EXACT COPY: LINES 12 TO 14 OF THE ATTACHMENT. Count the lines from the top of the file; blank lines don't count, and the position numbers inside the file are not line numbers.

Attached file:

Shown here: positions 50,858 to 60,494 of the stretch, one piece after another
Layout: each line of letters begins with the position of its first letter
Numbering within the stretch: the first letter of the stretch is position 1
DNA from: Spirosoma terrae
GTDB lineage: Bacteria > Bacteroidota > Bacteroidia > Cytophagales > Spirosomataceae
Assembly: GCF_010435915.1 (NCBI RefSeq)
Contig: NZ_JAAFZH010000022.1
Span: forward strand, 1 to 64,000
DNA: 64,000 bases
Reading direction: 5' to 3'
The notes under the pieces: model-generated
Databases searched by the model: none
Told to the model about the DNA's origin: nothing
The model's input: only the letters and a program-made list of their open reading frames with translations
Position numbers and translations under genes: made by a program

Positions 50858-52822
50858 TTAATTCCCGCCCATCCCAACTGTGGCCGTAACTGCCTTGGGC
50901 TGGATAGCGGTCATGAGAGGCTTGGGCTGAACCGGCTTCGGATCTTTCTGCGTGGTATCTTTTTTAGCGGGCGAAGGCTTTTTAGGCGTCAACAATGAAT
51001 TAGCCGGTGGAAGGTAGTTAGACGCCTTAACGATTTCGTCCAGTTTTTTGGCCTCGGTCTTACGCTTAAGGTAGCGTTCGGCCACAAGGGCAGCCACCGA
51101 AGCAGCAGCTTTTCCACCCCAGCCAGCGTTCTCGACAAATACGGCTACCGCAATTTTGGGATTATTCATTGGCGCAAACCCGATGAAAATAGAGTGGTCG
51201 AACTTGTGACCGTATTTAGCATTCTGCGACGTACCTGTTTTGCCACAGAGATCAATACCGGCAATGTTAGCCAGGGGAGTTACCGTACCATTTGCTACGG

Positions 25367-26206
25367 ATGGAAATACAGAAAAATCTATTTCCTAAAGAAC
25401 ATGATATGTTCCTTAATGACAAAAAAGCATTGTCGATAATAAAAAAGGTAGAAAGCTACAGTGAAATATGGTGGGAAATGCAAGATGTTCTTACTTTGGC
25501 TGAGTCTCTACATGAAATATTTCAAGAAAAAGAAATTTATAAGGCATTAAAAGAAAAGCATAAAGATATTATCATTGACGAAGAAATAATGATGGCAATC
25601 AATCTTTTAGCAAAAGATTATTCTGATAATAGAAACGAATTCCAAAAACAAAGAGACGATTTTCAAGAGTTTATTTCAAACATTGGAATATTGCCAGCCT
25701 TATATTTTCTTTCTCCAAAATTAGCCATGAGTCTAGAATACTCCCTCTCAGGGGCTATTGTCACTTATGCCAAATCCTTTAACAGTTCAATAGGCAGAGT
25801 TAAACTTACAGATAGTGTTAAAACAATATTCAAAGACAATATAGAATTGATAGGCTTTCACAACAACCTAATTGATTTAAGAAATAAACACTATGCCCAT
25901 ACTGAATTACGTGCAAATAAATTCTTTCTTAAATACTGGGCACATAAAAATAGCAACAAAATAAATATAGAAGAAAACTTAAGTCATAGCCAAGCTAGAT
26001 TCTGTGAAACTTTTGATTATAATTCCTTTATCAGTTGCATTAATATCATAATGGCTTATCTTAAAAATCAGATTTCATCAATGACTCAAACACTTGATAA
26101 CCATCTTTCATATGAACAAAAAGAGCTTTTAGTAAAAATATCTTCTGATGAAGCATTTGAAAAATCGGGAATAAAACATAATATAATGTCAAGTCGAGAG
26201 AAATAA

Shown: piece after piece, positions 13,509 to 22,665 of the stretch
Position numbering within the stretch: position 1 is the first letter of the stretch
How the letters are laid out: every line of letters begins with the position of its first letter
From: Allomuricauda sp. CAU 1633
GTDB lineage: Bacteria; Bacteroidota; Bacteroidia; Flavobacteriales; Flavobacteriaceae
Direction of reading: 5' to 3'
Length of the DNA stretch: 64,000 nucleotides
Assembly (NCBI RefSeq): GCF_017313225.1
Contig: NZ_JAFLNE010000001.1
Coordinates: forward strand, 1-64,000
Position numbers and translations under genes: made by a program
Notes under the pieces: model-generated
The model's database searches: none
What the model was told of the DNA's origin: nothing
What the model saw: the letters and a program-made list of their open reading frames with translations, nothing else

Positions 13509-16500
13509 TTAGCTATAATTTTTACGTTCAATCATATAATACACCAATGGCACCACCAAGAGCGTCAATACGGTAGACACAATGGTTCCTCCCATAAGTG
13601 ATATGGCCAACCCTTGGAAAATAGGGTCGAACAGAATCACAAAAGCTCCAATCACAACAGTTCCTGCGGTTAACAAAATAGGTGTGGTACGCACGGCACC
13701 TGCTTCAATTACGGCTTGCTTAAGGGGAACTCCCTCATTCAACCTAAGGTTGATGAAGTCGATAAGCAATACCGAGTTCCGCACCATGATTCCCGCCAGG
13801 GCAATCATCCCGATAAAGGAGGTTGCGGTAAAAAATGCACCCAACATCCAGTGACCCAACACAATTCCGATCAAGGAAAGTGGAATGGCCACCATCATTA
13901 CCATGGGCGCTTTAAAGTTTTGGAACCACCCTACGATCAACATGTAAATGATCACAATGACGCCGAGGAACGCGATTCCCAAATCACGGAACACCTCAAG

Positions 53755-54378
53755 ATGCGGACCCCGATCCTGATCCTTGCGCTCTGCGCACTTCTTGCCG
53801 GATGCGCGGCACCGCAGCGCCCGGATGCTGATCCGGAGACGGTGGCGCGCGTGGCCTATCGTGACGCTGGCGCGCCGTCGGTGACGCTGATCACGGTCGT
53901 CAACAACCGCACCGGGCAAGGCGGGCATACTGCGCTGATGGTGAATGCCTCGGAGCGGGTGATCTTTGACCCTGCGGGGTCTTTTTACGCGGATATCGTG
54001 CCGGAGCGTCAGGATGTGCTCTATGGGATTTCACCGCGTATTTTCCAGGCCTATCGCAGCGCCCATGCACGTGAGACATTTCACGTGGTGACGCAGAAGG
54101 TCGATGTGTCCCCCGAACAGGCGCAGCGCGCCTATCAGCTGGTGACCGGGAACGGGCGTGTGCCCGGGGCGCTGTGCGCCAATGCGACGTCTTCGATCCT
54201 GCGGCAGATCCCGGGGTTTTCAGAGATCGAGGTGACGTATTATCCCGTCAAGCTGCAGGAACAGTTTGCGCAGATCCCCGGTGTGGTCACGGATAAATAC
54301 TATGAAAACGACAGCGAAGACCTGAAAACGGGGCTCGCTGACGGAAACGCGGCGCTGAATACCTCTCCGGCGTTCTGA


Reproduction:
Databases searched by the model: none
Told to the model about the DNA's origin: nothing
The model's input: only the letters and a program-made list of their open reading frames with translations